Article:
President Obama helped move marriage equality forward, and his courageous statement will go down in history. "It is important for me to go ahead and affirm that I think same-sex couples should be able to get married," he told ABC News. And he didn't leave it there. He went on to make a persuasive case for it. He cited gay and lesbian friends, neighbors, staff members with children, and people in the armed forces, and he talked about his children not being able to understand the discrimination against gay or lesbian parents.
Many people, including some in the black community, remain uncomfortable with marriage equality. That's why it was risky and gutsy of Obama to speak out. His position was the focus of recent sermons in black churches. Many folks believe the black community to be more homophobic than the larger community, and they blamed the black church for the passage of Proposition 8 in California, which ended same-sex marriages there. But many black churches actually stood in support of the president. It seems unlikely that Obama's position will significantly lesson his appeal within the black community.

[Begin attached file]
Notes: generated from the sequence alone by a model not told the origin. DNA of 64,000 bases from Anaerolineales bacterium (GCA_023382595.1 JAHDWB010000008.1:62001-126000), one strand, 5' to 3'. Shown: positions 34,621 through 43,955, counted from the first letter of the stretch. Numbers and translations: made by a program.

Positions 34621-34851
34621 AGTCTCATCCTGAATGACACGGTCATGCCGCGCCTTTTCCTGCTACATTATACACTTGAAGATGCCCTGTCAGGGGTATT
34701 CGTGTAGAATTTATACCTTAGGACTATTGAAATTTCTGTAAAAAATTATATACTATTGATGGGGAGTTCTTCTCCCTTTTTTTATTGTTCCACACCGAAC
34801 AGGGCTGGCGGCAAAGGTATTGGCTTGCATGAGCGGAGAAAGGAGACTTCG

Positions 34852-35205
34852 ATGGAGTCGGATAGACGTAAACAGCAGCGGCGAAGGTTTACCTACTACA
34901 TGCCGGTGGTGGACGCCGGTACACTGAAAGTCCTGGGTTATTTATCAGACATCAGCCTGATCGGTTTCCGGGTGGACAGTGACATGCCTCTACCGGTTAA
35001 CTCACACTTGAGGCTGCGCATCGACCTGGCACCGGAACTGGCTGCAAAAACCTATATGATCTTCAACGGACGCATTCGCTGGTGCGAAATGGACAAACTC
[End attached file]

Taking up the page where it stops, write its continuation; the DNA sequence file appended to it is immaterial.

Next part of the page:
Beyond the tremendous symbolic importance of Obama's statement, his support of same-sex marriage won't instantly change the laws on the books. And the president did say that individual states should decide the fate of same-sex couples wishing to marry. At the moment 29 states prohibit same-sex marriages, most recently North Carolina. Six states and the District of Columbia allow for same-sex marriages. And 15 states are silent on the issue in that there is no specific constitutional prohibition but de facto only opposite-sex marriages are allowed.
This patchwork is untenable. Until the U.S. Supreme Court validates same-sex marriage, as it did interracial marriage in its Loving decision on June 12, 1967, gays and lesbians will not be fully equal to other citizens of the United States. But we should applaud President Obama for bringing the day of equality closer.